Jeremy Webber

He is a brilliant communicator who applies his international experience in constitutional law to Canadian reality and explains Canada to international audiences.

Professor Webber’s research explores the constitutional structure of democratic governance with a keen eye for the challenges and opportunities of cultural diversity. The great task of any society is how to affirm principles and rules to govern society – how to maintain mechanisms for making public decisions that can claim to be legitimate – in the face of continual disagreement over what those principles should be. In highly diverse societies, disagreement is often grounded in different cultures of social debate and decision, indeed often in different practical ways of life. The process of engaging with those differences is difficult, essential, and exhilarating. It forces us to reconsider preconceptions. It reveals aspects of our lives that we might otherwise overlook. It challenges us to find ways to live together, in peace and respect, with people who are different from ourselves. Professor Webber has explored those issues across the domains of labour relations, the interaction between Quebec and the rest of Canada, indigenous rights in Canada and Australia, issues of nationhood and cultural minorities generally, and questions of constitutional design and interpretation, publishing widely in all these fields.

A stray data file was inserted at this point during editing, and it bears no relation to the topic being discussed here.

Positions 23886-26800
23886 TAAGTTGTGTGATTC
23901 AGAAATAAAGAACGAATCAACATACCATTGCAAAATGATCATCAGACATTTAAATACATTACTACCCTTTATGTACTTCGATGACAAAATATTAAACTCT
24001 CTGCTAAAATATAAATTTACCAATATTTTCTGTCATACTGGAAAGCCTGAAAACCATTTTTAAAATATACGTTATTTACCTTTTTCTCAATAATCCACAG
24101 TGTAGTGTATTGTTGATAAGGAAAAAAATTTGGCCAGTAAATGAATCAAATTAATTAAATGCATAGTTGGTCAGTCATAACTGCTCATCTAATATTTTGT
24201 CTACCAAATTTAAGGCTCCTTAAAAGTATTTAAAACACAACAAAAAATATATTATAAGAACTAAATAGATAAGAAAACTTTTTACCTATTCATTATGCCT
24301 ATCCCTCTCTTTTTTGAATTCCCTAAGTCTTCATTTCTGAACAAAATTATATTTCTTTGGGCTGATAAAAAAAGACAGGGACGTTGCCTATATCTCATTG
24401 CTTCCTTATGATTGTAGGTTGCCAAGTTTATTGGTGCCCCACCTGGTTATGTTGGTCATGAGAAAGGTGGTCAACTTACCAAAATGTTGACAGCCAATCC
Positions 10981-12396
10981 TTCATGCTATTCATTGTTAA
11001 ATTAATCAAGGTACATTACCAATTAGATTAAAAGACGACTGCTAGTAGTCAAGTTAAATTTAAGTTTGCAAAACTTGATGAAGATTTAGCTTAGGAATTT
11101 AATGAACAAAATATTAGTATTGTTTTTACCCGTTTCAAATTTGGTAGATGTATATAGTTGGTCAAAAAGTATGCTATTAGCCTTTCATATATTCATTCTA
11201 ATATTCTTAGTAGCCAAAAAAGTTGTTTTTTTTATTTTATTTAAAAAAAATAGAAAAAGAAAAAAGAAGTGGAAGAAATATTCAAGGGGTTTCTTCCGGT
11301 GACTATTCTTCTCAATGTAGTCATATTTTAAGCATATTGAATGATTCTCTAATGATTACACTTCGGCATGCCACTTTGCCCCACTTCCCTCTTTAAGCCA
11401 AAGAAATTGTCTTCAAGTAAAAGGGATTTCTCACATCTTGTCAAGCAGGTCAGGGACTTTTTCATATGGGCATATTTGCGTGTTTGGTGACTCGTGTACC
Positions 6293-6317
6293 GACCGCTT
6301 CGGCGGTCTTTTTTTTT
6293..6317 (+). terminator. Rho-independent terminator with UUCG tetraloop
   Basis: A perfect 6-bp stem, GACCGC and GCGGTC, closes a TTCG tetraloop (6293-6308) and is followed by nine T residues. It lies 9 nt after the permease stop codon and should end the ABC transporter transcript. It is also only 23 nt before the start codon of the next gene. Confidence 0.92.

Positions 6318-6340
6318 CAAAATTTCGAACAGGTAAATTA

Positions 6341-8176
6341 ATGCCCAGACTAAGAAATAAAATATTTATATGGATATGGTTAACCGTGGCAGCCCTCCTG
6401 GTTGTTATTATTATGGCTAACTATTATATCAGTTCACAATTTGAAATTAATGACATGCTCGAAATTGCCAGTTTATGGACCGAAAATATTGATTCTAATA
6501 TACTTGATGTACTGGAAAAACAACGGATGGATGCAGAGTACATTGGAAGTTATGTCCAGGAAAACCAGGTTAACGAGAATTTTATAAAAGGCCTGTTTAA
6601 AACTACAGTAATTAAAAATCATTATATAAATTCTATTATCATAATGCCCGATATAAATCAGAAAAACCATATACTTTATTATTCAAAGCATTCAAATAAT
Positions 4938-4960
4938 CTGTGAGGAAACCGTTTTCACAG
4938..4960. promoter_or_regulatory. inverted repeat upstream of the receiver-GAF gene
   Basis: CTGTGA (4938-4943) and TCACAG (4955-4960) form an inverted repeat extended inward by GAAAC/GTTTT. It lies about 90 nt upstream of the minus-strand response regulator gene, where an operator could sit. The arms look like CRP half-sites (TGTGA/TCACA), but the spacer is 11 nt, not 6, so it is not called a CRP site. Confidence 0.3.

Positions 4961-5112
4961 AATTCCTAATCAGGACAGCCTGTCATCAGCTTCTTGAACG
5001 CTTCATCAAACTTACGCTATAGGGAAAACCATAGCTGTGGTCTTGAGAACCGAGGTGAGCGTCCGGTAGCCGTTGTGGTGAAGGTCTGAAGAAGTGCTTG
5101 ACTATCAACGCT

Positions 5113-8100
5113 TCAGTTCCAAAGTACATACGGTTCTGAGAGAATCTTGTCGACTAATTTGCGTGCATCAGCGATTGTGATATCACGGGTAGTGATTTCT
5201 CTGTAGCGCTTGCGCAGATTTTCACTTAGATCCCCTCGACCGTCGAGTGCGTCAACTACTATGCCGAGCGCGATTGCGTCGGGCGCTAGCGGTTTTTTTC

Professor Webber was raised in British Columbia. He has degrees from University of British Columbia (B.A. Political Science), McGill University (LLB and BCL), and Osgoode Hall Law School (LLM). He taught at McGill University from 1987 to 1998, in a faculty that drew value from the fact that it internalized the encounter between two major legal traditions (common law and civil law) and among Canada’s linguistic, cultural and political communities. He was then recruited to be dean of law at the University of Sydney. Professor Webber had a long association, personal and professional, with Australia. His time at Sydney enabled him to speak to constitutional theory in a new context and to contribute, as dean, to a very fine faculty of law. In 2002 he returned to take up the Canada Research Chair in Law and Society at the University of Victoria, attracted by that faculty’s quality, its commitment to social justice, its engagement with indigenous traditions of law and social order, and its desire to bring those lessons into political and legal theory. He was appointed dean of law of the University of Victoria in 2013.